Common One-Arm Dumbbell Row Mistakes

The one-arm dumbbell row is NOT an absolute strength exercise but one used to strengthen imbalances between sides, which leads to better hypertrophy. One mistake not isolated to the one-arm dumbbell row is going too heavy. Pushing yourself is great, but not at the expense of good form. 

Here are a few other common row mistakes to watch out for.

Shrugging The Shoulder 

When the lifter gets fatigued or the weight is too heavy, there is a tendency to shrug the upper traps to pull the dumbbell toward the rib cage. This form mistake jams up the shoulder joint, gives you a sore neck, and takes the emphasis off the upper back. Instead, keep your shoulder down and chest up and discontinue the set when you feel this occurring. (And if you want to work your trapezius muscles, check out our trainer-developed kettlebell trap workout.)

Rounded Lower Back

Setup is crucial when it comes to the one-arm dumbbell row. Ensuring your knee, hand, and leg are comfortable to put your low back in neutral is vital. Take the time to set up this exercise to maintain a neutral spine.

Not Getting Full Range of Motion

You should feel a stretch between your scapula before you begin and a muscle contraction in the biceps, upper back, and lats at the end of the repetition. Doing so ensures you get a full range of motion. Anything less is shorting yourself.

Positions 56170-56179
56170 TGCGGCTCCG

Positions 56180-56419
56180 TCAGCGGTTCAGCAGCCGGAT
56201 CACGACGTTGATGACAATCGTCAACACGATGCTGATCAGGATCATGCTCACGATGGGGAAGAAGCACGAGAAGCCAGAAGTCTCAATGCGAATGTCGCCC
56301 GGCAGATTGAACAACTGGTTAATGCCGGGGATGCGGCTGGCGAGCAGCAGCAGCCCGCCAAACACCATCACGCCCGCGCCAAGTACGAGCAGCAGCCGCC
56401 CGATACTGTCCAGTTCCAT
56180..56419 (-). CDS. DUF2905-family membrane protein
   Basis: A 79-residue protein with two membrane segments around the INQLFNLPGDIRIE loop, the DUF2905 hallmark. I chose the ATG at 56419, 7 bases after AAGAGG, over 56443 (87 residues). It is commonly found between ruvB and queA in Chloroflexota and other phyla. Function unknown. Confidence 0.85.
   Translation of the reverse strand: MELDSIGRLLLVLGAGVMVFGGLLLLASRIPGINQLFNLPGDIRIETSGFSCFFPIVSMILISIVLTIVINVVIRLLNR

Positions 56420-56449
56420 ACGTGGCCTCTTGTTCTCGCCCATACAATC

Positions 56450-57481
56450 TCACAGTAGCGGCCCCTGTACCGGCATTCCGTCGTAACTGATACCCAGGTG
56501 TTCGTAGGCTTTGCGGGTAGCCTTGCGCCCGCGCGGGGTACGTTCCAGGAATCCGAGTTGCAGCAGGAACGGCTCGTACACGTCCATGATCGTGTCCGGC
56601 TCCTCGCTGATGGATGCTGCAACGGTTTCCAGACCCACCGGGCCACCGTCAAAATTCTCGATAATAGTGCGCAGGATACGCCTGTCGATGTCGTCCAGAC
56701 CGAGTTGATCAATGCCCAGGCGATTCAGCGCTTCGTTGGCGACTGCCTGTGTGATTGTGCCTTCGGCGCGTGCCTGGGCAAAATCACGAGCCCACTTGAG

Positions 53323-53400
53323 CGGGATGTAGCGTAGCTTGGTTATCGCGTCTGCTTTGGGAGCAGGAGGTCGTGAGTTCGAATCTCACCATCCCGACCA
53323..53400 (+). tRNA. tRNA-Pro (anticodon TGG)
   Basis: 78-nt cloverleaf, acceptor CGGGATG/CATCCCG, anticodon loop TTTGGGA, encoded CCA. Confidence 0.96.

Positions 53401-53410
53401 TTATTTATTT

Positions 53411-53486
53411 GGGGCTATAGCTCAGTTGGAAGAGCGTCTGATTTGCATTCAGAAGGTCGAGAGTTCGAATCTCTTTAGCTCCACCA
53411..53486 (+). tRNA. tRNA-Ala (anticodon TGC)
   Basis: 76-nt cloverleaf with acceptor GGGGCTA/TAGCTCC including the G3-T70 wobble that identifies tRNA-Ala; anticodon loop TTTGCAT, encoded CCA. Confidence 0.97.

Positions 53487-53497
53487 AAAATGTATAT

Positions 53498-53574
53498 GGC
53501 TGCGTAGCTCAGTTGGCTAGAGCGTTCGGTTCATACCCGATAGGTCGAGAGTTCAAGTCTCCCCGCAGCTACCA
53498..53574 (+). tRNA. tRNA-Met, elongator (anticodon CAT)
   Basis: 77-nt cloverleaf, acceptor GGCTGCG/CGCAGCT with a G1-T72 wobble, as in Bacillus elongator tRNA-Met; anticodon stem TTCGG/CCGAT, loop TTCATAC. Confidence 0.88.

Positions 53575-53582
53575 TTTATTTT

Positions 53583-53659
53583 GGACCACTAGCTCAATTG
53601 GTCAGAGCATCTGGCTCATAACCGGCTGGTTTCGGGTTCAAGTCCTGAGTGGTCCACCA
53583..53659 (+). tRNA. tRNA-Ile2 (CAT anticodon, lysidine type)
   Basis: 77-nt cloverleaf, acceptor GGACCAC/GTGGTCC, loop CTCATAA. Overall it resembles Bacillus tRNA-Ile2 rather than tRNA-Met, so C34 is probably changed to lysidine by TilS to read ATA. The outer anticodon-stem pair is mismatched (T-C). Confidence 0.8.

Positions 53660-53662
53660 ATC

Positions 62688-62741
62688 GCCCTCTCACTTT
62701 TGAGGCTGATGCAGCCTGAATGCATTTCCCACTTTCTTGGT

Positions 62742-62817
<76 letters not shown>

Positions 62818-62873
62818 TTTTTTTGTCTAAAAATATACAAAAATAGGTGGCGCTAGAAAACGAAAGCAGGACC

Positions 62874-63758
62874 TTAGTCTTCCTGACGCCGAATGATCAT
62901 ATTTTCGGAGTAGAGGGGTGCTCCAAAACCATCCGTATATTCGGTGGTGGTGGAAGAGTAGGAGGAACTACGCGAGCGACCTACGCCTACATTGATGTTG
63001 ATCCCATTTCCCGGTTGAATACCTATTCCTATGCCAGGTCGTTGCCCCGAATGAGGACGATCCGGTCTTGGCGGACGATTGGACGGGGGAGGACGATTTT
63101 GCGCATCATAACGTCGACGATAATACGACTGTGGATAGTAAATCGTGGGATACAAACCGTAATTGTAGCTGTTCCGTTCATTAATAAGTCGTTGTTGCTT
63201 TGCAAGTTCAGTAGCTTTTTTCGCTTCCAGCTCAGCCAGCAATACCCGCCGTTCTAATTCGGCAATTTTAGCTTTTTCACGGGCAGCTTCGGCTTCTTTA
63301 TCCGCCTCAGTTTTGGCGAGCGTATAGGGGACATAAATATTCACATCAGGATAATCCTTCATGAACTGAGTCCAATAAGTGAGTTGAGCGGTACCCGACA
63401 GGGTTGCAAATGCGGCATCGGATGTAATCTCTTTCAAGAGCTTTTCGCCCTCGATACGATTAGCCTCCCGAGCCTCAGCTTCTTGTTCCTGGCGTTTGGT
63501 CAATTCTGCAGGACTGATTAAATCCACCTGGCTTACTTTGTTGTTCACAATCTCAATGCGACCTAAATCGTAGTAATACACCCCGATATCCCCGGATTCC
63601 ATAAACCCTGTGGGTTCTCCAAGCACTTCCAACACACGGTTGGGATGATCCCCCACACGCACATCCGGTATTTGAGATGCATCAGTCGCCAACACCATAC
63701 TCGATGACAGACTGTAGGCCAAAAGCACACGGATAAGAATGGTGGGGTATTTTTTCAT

Minimize The Body English  

Rotating the torso, jerking the dumbbell, or shrugging with your upper traps makes the dumbbell row easier, and you begin to lose the benefits of this great exercise. Staying secure to the bench, keeping your shoulder down and chest up, and selecting a weight you can do eight to 15 reps with helps handle these problems. 

RELATED: The Best Dumbbells for Your Home Gym

You’re Out Of Control

Following on from above, when using body English to row the dumbbell, you lose control with the eccentric (lowering) contraction. Don’t do that and instead, use a weight you can do for eight to 15 reps and lower with control. 

4 One-Arm Dumbbell Row Variations

The standard one-arm row is a one of the best back exercises that can build muscle, but when you want to progress, here are a few variations to up your row game. These turn a back exercise into a full-body workout.

RELATED: The Best Bent-Over Row Alternatives

dumbbell renegade row

Deadstop Row